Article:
Guests at Saturday night's public christening of the Green Music Center — easily the largest and most widely noticed social-cultural event ever in Sonoma County — seemed powerfully struck by two things:
The splendor of the new music complex on the Sonoma State University campus and the gift, after an interminable string of delays and battles, of being alive to witness its debut.
"What I lack in intelligence I make up for in persistence," mused Don Green, the musical philanthropist whose initial donations made SSU President Ruben Armi?na's vision of a supreme-quality music center seem possible.
The premiere drew familiar names from the worlds of music, academia, technology, business and politics in Sonoma County.
"Nothing can beat what's happening tonight," Green said during a champagne reception that preceded the performance by renowned pianist Lang Lang, followed by fireworks and dinner beneath a flowing tent. "It's a world-class facility. Now we have to prove it to the music world."
About 3,400 people attended the Lang Lang performance, about 600 the reception and dinner. The opening-weekend festivities continue today with a morning free-admission chorale concert, afternoon performance by the Santa Rosa Symphony and evening show by bluegrass star Alison Krauss.
Gov. Jerry Brown and his wife, Anne Gust Brown, strolled into the party with the center's largest donors, former banker Sanford "Sandy" Weill and his wife, Joan. The governor said he was impressed with what he'd seen so far of the place.
"I like to see Sonoma County on the cultural map," Brown said, adding, "I spend most of my time in Sonoma County on the Russian River."
His wife said that as they arrived at the Green Center, with its all-wooden, Tanglewood-inspired Weill Hall, "I didn't even realize what a jewel it is."
To stand in the $145 million music facility was a triumph for Jim Meyer, Sonoma State's first vice president of development. He recalled the moment the ambitious project was born in August 1996 — in the living room of his home.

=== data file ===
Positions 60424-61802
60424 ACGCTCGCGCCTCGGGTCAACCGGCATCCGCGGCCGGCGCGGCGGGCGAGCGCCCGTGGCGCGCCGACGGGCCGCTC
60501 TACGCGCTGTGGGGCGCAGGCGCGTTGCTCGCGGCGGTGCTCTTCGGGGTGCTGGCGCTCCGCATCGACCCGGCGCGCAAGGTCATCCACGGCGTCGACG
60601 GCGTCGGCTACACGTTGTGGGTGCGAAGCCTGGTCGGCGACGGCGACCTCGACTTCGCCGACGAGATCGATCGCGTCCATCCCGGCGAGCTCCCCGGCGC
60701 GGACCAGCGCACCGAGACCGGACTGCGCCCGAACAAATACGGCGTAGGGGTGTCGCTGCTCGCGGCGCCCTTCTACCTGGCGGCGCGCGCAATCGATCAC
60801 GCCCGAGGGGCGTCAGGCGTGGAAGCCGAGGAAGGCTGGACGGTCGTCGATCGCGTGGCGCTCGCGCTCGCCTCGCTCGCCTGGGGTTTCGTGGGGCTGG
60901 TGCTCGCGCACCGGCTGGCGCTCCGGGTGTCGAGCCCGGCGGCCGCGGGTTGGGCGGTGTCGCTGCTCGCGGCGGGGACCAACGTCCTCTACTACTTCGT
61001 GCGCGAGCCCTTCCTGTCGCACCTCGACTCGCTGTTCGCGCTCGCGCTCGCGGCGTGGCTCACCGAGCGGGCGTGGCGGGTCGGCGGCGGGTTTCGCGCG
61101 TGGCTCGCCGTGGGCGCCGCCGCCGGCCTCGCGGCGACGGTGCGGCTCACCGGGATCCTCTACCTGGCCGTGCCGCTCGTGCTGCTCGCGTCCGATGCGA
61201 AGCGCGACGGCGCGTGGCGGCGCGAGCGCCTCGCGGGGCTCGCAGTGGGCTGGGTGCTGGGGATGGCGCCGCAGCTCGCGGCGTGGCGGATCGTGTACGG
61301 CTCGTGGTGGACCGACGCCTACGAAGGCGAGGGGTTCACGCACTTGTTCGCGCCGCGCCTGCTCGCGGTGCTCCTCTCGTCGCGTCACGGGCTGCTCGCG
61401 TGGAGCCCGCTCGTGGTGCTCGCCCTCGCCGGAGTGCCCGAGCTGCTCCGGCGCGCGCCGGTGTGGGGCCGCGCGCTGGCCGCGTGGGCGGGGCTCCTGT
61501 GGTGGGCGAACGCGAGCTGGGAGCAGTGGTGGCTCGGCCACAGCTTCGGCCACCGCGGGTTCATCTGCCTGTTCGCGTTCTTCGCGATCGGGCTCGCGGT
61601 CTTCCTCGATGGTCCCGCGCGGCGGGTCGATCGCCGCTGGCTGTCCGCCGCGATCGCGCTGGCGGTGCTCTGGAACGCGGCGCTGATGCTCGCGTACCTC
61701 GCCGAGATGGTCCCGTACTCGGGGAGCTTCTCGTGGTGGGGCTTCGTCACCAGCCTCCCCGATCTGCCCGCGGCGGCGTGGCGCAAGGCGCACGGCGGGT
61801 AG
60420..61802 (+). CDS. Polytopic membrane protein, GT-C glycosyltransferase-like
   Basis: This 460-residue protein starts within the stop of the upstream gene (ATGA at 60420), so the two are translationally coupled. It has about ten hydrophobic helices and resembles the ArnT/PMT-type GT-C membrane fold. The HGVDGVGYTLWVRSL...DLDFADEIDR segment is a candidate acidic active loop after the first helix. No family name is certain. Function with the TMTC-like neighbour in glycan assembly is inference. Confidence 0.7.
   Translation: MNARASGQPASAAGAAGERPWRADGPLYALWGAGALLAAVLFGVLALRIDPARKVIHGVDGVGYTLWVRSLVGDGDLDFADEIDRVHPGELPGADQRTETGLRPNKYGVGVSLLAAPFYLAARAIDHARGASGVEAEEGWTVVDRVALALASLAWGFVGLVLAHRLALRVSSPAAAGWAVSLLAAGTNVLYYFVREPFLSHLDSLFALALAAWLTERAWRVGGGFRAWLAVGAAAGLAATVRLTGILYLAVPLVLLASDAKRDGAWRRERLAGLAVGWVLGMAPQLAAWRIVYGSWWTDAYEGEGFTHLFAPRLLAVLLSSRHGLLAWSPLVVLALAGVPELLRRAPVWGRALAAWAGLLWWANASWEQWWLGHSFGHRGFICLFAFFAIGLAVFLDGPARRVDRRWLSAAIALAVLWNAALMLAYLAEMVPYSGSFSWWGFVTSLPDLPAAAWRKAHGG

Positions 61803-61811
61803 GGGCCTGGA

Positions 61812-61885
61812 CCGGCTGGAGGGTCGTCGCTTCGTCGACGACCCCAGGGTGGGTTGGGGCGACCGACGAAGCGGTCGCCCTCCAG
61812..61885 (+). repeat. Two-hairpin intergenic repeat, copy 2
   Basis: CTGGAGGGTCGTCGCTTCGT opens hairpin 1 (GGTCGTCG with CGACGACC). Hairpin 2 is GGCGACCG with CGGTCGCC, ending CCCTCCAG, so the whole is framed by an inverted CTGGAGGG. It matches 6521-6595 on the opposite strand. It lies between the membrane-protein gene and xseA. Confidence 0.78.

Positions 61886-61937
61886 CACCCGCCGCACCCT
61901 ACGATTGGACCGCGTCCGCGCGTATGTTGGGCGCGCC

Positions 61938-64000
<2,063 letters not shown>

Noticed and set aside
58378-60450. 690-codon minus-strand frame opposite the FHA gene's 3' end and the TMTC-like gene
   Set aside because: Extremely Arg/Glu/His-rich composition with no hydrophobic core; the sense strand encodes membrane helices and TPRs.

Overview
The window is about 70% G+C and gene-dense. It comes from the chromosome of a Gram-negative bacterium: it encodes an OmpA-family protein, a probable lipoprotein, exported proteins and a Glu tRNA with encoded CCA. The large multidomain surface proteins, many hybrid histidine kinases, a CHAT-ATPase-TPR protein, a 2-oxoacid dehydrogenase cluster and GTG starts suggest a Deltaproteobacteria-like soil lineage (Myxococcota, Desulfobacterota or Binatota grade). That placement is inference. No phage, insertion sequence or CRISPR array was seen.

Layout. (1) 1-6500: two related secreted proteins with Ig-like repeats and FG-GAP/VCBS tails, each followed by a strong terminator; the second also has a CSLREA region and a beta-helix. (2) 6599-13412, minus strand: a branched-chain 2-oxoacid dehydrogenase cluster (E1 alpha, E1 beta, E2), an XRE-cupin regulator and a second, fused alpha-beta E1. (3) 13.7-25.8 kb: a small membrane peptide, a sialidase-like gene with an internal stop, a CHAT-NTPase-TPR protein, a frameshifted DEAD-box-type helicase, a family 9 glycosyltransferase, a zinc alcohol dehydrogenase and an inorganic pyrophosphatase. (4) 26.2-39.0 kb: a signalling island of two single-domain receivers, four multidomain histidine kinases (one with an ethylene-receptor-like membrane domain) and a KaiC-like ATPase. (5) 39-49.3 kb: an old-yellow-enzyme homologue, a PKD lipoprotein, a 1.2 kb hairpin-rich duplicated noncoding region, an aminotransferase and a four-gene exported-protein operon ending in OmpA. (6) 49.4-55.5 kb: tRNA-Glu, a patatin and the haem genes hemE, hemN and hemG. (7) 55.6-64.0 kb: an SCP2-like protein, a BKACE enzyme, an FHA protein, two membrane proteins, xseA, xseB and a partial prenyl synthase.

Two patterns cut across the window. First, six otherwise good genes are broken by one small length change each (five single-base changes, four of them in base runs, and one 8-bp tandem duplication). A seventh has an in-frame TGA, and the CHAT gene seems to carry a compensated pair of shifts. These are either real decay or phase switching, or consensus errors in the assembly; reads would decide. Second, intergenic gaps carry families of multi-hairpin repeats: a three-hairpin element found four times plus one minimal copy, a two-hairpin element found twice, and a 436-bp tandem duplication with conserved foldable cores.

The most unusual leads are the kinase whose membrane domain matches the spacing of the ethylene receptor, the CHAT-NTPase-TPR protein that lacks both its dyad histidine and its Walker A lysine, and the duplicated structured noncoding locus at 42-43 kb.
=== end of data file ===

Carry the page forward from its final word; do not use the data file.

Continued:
He said Armi?na and SSU administrators were meeting there chiefly to discuss the loss of $1 million of funding.
"In the middle of that," Meyer said, "Ruben breaks out a brochure and says, &‘I want one of these.'" The brochure, which Armi?na had picked up while at a conference on the East Coast, highlighted the artistic and innovative features of Seiji Ozawa Hall at Tanglewood in western Massachusetts.
Armi?na asked him who he thought might help SSU build such a world-class performance hall. Meyer suggested Don and Maureen Green. Armi?na's response, Meyer recalled, was, "Let's have them to our home for dinner."
The Greens pledged several million dollars to the project, and planning began. But building the center turned out to be more complicated, costly and controversial than anyone could have predicted.
Armi?na was a man in his element Saturday night.
"It's here!" he said before the crowd filed into Weill Hall for the Lang Lang performance. "You can kick the doors and the walls and they don't crumble."
He added that, as with a fine Sonoma County wine, creating the Green Center has taken time.
The long, often painful gestation period was on the minds of many of the project's donors on Saturday.
"Everybody kind of got tired for a while," said tech entrepreneur John Webley.